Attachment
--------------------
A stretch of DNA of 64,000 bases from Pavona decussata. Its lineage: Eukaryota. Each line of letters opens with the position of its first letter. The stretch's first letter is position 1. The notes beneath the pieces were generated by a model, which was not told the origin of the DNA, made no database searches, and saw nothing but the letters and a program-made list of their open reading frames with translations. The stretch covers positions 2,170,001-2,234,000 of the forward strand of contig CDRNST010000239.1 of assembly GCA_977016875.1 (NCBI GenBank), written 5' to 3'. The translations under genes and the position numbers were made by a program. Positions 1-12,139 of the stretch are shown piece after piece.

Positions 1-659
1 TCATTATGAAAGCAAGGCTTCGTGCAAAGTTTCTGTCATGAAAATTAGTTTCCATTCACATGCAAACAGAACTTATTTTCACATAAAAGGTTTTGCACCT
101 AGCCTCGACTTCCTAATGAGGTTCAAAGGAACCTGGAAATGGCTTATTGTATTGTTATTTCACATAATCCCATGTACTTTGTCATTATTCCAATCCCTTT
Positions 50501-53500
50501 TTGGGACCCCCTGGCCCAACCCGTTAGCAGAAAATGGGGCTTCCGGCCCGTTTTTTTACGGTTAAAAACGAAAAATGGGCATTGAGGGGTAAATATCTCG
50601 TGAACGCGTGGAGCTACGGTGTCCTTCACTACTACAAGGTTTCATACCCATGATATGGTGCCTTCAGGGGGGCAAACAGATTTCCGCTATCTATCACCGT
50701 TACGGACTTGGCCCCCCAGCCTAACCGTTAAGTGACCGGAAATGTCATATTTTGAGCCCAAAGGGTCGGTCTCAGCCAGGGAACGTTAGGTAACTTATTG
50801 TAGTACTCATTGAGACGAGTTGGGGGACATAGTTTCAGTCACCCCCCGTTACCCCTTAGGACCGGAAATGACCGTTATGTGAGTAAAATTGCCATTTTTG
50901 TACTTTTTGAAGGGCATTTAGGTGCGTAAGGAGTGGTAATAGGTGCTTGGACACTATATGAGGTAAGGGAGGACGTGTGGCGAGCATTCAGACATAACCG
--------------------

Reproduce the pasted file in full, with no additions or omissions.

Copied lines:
A stretch of DNA of 64,000 bases from Pavona decussata. Its lineage: Eukaryota. Each line of letters opens with the position of its first letter. The stretch's first letter is position 1. The notes beneath the pieces were generated by a model, which was not told the origin of the DNA, made no database searches, and saw nothing but the letters and a program-made list of their open reading frames with translations. The stretch covers positions 2,170,001-2,234,000 of the forward strand of contig CDRNST010000239.1 of assembly GCA_977016875.1 (NCBI GenBank), written 5' to 3'. The translations under genes and the position numbers were made by a program. Positions 1-12,139 of the stretch are shown piece after piece.

Positions 1-659
1 TCATTATGAAAGCAAGGCTTCGTGCAAAGTTTCTGTCATGAAAATTAGTTTCCATTCACATGCAAACAGAACTTATTTTCACATAAAAGGTTTTGCACCT
101 AGCCTCGACTTCCTAATGAGGTTCAAAGGAACCTGGAAATGGCTTATTGTATTGTTATTTCACATAATCCCATGTACTTTGTCATTATTCCAATCCCTTT
Positions 50501-53500
50501 TTGGGACCCCCTGGCCCAACCCGTTAGCAGAAAATGGGGCTTCCGGCCCGTTTTTTTACGGTTAAAAACGAAAAATGGGCATTGAGGGGTAAATATCTCG
50601 TGAACGCGTGGAGCTACGGTGTCCTTCACTACTACAAGGTTTCATACCCATGATATGGTGCCTTCAGGGGGGCAAACAGATTTCCGCTATCTATCACCGT
50701 TACGGACTTGGCCCCCCAGCCTAACCGTTAAGTGACCGGAAATGTCATATTTTGAGCCCAAAGGGTCGGTCTCAGCCAGGGAACGTTAGGTAACTTATTG
50801 TAGTACTCATTGAGACGAGTTGGGGGACATAGTTTCAGTCACCCCCCGTTACCCCTTAGGACCGGAAATGACCGTTATGTGAGTAAAATTGCCATTTTTG
50901 TACTTTTTGAAGGGCATTTAGGTGCGTAAGGAGTGGTAATAGGTGCTTGGACACTATATGAGGTAAGGGAGGACGTGTGGCGAGCATTCAGACATAACCG